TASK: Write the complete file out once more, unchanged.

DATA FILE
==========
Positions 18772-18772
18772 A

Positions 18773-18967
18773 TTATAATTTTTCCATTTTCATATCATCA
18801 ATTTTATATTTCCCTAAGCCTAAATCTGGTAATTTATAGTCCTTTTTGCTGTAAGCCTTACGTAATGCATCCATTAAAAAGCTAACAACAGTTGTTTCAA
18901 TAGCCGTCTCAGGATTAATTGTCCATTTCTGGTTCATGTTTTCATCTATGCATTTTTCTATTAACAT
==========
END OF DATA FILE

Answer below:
Positions 18772-18772
18772 A

Positions 18773-18967
18773 TTATAATTTTTCCATTTTCATATCATCA
18801 ATTTTATATTTCCCTAAGCCTAAATCTGGTAATTTATAGTCCTTTTTGCTGTAAGCCTTACGTAATGCATCCATTAAAAAGCTAACAACAGTTGTTTCAA
18901 TAGCCGTCTCAGGATTAATTGTCCATTTCTGGTTCATGTTTTCATCTATGCATTTTTCTATTAACAT